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Ye - 2006 - Neuromechanics of multifunctionality during rejection in Aplysia californica


Ye H, Morton DW, Chiel HJ. Neuromechanics of multifunctionality during rejection in Aplysia californica. J Neurosci. 2006 Oct 18;26(42):10743-55. PUBMED - FULL TEXT

10 Word Summary

Multifunctionality arises from both biomechanics and neural control.


How are the same muscles and neurons used to generate qualitatively different behaviors? We studied this question by analyzing the biomechanical and neural mechanisms of rejection responses in the marine mollusk Aplysia californica and compared these mechanisms with those used to generate swallowing responses (Ye et al., 2006). During rejection, the central grasper of the feeding structure closes to push inedible food out of the buccal cavity. This contrasts with swallowing, during which the grasper is open as it moves toward the jaws (protracts). We examined how the shape change of the grasper during rejection mechanically reconfigured the surrounding musculature. Grasper shape change increased the effectiveness of protractor muscle I2. The closed grasper alters the function of another muscle, the hinge, which becomes capable of inducing ventral rotations of rejected material. In contrast, during large-amplitude swallows, the hinge muscle mediates dorsal rotations of ingested material. Finally, after the grasper opens, its change in shape induces a delay in the activation of other surrounding muscles, the I1/I3/jaw complex, whose premature activation would close the halves of the grasper and induce it to pull inedible material back inward. The delay in activation of the I1/I3/jaw complex is partially attributable to identified multiaction neurons B4/B5. The results suggest that multifunctionality emerges from a periphery in which flexible coalitions of muscles may perform different functions in different mechanical contexts and in which neural circuitry is capable of reorganizing to exploit these coalitions by changes in phasing, duration, and intensity of motor neuronal activation.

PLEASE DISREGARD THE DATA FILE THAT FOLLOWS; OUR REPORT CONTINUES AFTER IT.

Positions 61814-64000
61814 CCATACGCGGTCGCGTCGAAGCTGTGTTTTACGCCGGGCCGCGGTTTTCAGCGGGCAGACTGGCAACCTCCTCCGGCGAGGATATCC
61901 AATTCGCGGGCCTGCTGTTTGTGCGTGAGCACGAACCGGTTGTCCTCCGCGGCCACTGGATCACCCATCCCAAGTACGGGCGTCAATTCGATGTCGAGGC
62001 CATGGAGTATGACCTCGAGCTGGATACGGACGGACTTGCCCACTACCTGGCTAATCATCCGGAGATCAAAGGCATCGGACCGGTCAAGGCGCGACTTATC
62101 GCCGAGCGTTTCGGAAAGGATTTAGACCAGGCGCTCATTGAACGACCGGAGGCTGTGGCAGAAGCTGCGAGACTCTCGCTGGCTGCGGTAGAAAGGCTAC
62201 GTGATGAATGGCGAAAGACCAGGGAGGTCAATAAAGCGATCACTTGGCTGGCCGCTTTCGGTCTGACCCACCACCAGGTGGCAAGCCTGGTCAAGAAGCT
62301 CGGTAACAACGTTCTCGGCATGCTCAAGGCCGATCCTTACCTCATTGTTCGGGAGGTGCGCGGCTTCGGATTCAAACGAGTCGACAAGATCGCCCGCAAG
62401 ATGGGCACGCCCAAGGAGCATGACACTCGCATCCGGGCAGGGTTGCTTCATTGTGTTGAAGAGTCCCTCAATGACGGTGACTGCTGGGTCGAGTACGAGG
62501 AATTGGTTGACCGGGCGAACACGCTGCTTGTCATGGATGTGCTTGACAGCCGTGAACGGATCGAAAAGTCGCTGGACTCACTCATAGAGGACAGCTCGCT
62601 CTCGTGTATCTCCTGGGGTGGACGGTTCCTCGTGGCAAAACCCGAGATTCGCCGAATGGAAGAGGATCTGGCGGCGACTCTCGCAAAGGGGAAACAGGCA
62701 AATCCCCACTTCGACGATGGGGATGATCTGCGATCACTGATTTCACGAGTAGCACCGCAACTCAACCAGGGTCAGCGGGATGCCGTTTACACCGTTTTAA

• Swallowing and rejection use the same muscles, structures and neurons yet produce opposite behaviors.
  • Multifunctionality arises from both biomechanics and neural control.
  • Strong protractions induce rotations of the central grasper about the hinge muscle
  • Delayed activation of the I1/I3/jaw complex is necessary for tube release
    • B4/B5 neurons are responsible for the delay onset.
  • The predicted conditional role of the hinge muscle when altered by mechanical configuration was observed in-vivo
  • Mechanical reconfiguration may affect neural control whenever changes in muscle shape affect the shapes or positions of other muscles.
  • These observations suggest that behavioral control can best be understood in the presence of a biomechanical context.